Sajid Javid continues to bulldoze Theresa May’s political legacy at the Home Office. The Home Secretary has announced that from autumn, medicinal cannabis will be available for prescription on the NHS.
The move follows a burst of negative publicity for the government on the issue last month, when two cases involving young boys whose epilepsy is medicated with cannabis oil – Billy Caldwell, 12, and Alfie Dingley, six – sent the question of legalising and regulating the drug to the top of the news agenda.
Where Javid and Jeremy Hunt, then health secretary, demonstrated an openness to changing the law on medicinal use of the drug, all May could do at the time was issue a limp defence of a status quo (she insisted there was “very good reason” for keeping the strict rules that led to Billy Caldwell being hospitalised). It was a characteristically flat-footed response – most likely borne of her personal hostility to drug liberalisation – and one that only exacerbated a slew of negative publicity.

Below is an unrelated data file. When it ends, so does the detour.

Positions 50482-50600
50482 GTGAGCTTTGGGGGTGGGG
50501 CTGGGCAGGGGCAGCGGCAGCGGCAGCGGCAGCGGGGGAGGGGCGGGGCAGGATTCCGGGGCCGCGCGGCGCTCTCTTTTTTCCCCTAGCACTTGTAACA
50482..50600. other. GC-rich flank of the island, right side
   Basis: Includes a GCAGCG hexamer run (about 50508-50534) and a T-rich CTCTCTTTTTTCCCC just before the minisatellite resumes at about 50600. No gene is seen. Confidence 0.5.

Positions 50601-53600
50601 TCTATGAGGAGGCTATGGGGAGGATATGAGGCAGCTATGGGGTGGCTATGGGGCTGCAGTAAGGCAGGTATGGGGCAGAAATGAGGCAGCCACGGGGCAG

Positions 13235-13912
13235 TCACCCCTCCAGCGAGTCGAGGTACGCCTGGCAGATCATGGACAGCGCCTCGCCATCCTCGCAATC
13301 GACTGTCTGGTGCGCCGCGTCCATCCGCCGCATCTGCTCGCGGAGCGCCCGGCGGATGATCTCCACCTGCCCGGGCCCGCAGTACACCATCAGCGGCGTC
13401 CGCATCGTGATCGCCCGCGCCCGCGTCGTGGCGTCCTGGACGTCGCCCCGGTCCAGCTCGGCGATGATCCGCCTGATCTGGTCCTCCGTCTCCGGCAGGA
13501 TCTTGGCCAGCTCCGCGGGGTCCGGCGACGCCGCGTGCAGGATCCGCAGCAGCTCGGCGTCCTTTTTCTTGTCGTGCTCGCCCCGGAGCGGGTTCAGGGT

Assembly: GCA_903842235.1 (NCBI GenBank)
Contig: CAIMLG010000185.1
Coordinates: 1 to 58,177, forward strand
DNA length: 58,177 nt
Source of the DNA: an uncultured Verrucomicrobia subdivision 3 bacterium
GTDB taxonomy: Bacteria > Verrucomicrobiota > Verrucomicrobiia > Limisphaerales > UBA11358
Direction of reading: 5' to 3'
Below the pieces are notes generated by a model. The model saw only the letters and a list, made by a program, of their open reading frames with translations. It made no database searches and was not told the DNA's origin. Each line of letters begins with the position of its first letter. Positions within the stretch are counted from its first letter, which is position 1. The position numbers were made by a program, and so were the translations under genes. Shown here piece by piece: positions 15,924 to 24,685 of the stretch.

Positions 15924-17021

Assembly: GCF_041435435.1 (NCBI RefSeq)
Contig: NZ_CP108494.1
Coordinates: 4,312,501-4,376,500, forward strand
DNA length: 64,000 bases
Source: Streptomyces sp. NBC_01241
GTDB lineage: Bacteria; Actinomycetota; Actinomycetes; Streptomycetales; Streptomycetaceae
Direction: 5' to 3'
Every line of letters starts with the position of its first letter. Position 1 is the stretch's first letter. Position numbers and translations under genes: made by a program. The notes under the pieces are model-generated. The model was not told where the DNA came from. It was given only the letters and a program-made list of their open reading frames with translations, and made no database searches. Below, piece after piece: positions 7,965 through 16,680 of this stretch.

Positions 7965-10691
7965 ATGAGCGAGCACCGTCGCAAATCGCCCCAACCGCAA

That the Home Secretary has effectively overruled her is therefore very telling. He has taken a sledgehammer to another of the pillars of the May Home Office – a draconian approach to drug legislation. Having already done away with the hostile environment approach to immigration, and trashed caps on visas for skilled workers, his iconoclastic streak shows no sign of abating. May has increasingly little left to show for her six years as home secretary.
That Javid has been able to comport himself in his new ministerial gig with such zeal highlights the fundamental weaknesses of May as Prime Minister: she is unable to respond intuitively and swiftly to emotive, easily-resolvable policy issues that animate the public, cannot take decisions, and cannot impose her authority on ambitious ministers who seek to fill the vacuum where she ought to be, as Javid has. Those shortcomings will be felt on a far wider range of issues in coming weeks and months.